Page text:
Pals For Life’s 25th Annual Golf Tourney Filled With Love, Respect And Tears

By: Brad Joyal

Topics: Golf

A field of 144 golfers took part in this year’s Pals For Life golf tournament, the 25th annual playing of the tournament. BRAD JOYAL PHOTO

HARWICH – For the first time in the Pals For Life Foundation’s 26-year history, the PFL hosted its annual golf tournament without its founder, the late Richard Costello, the former owner of the Chatham Squire who died in May.

Costello’s memory and spirit were in attendance, however, during the 25th annual tournament, which was held Oct. 6 under pristine, sunny conditions at Captains Golf Course in Brewster.

“I thought the day went very well considering there was a lot of love and respect and tears in the air all at the same time,” said Tom “Chooch” LeBlanc, the PFL’s vice president. “Everybody getting together as we have done for the past 25 years made this year extra special, with Richard’s brother coming down and playing with his nephew and having the hole in one [raffle] in his name, everything went well.”

The foursome of Kyle Von Iderstein, John Lamperelli, Bobby Foye and Mike Crane were crowned champions after posting a score of 1,200 in the tournament’s scrabble format. They outlasted a field of 144 golfers, as two foursomes played at each hole.

Although the final tabulation of money raised hasn’t been finalized, PFL board member and Squire bar manager Greg Bennett said he expects the amount will be right around $25,000, which matches the ballpark figure raised by the tournament in recent years. The 2020 tournament — originally slated to be the 25th anniversary — was canceled due to COVID-19, pushing the milestone anniversary back a year.

All of the funds will be used to help Lower Cape residents from the restaurant and hospitality industries who may need assistance due to injuries that keep them out of work.

“Everything made from the PFL stays in the Lower Cape area,” said Amy Dubis-LeBlanc, a Chatham native and longtime PFL volunteer. “If I were to hurt my knee and be out of work, the PFL is there.”
Dubis-LeBlanc was volunteering on the third hole this year, which served as one of many reminders about PFL’s late founder. Near the tee box was a cardboard cutout with “In Loving Memory Of RWC” written below Costello’s PFL license plate. Dubis-LeBlanc and other volunteers collected $20 from each foursomes for a hole-in-one raffle.

“We have a fun hole. This was always Richard Costello’s spot,” Dubis-LeBlanc said. “He was always typically here and he’d take $20 and give the golfers a raffle ticket to win certain prizes at the end.”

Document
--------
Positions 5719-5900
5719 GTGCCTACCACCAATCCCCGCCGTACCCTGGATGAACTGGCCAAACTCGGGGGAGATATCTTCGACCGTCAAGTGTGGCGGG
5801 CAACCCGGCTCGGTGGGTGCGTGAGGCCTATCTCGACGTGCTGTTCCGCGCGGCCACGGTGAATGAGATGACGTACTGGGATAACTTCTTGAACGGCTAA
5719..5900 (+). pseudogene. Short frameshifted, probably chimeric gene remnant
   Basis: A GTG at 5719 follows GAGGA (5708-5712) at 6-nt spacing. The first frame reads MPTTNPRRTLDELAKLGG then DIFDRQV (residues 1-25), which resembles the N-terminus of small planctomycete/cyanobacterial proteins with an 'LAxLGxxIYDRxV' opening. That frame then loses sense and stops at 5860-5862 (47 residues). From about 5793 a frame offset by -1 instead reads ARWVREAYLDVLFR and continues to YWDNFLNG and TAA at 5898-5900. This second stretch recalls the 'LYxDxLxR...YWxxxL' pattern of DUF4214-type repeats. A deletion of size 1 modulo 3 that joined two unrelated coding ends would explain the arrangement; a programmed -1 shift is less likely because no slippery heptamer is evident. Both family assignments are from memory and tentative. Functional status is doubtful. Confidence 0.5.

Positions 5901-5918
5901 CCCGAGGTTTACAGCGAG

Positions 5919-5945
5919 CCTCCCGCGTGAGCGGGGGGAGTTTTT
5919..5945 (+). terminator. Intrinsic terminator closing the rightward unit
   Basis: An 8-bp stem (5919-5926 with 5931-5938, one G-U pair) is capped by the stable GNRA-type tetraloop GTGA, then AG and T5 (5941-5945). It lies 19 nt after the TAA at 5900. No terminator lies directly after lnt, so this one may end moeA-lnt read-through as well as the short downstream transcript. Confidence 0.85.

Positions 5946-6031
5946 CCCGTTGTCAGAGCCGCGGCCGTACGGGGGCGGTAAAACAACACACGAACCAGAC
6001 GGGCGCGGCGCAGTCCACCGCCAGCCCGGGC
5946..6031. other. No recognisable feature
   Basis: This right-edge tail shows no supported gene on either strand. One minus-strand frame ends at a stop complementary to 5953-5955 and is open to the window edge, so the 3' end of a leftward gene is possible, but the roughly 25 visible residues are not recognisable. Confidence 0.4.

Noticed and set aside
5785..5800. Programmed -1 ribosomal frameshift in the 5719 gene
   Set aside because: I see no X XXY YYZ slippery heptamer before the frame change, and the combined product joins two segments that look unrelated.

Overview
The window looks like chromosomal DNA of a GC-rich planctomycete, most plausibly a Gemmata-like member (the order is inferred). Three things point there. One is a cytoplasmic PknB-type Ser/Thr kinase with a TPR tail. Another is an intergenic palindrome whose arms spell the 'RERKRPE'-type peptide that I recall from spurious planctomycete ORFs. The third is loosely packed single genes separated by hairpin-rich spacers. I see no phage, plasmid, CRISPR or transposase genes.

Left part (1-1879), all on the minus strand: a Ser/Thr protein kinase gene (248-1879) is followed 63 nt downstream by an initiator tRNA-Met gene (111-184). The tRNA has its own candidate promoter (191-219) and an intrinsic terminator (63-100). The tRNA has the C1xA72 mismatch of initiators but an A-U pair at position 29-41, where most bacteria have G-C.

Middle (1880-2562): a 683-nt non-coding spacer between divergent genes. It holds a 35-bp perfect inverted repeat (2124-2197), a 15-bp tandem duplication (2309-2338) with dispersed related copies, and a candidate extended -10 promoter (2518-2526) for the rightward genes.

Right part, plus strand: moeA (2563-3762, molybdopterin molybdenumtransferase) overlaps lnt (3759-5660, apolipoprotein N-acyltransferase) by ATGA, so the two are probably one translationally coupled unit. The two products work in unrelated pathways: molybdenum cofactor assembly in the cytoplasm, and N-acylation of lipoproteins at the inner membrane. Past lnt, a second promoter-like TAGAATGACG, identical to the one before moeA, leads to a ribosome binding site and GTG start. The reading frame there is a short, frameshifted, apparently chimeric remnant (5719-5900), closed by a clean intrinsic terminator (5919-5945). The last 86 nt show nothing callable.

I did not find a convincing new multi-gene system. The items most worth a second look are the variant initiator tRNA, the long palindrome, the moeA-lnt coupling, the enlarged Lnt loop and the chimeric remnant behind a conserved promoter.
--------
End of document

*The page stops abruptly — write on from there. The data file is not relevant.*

While Dubis-LeBlanc said there were plenty of happy moments throughout the day, she acknowledged it was tough without Costello present. One of her biggest challenges was when she bumped into his brother, Bob Costello, who was there with his son and Costello’s nephew, Bobby Jr.

“I held on so well until his brother came through and I just lost it,” Dubis-LeBlanc said. “I was with a bunch of girls and we took some pictures and we thought we were good and then Bobby Costello [Sr.] came up and boom, I lost it and couldn’t handle it. We feel [Richard] here—I can feel him over my shoulder saying, ‘Knock it off, Amy!’”

At the end of the tournament the party moved inside for food, drinks and raffles. That was when PFL organizers broke the news the tournament would be rebranded as the Costello Classic going forward. The name switch was on full display on a red beach chair designed by Cape Cod Beach Chair.

“It was a very easy switch to make to the Costello Classic,” Bennett said. “I don’t even know who coined the phrase or came up with it, but it was mentioned and it became an instant ‘Yes, let’s do it.’ Cape Cod Beach Chair was even nice enough to do a chair for us.”

While everybody in attendance had some connection to Costello, the local restaurant and hospitality industry or the foundation, a few PFL recipients took part in the tournament, including Jon Moore, a longtime Red Nun employee who in February 2018 had surgery to repair an aortic aneurysm in his heart.

“I was going to be out of work for six weeks or a couple months,” Moore said. “The PFL was there to step up and help me with paying some bills and stuff like that while I was out of work.”
Although Moore has relocated to Western Mass., he said he wouldn’t miss the PFL tournament after seeing firsthand just how much of impact the foundation can have.

“I have never seen a charity or anything like this that helps out the people you don’t think of in the restaurant industry,” Moore said. “Not everyone has insurance and stuff like that, so if they are out of work and they aren’t getting paid, they’re screwed. This organization really helps the people that make the industry run and it’s really cool.”

LeBlanc said one of the best parts about the tournament is that it serves as a reunion of sorts.

“Year after year, it’s great to see the same faces that look forward to playing year after year,” he said. “Some only play golf once a year because they’re great supporters of the foundation. It means a lot to us at the end of the day.”

Most importantly, however, the funds raised from the tournament go a long way, and that’s what mattered most to Costello.

“When you figure that you make around $30,000 for a foundation in one day, it’s just a great feeling,” LeBlanc said.

Email Brad Joyal at Twitter: @BradJoyal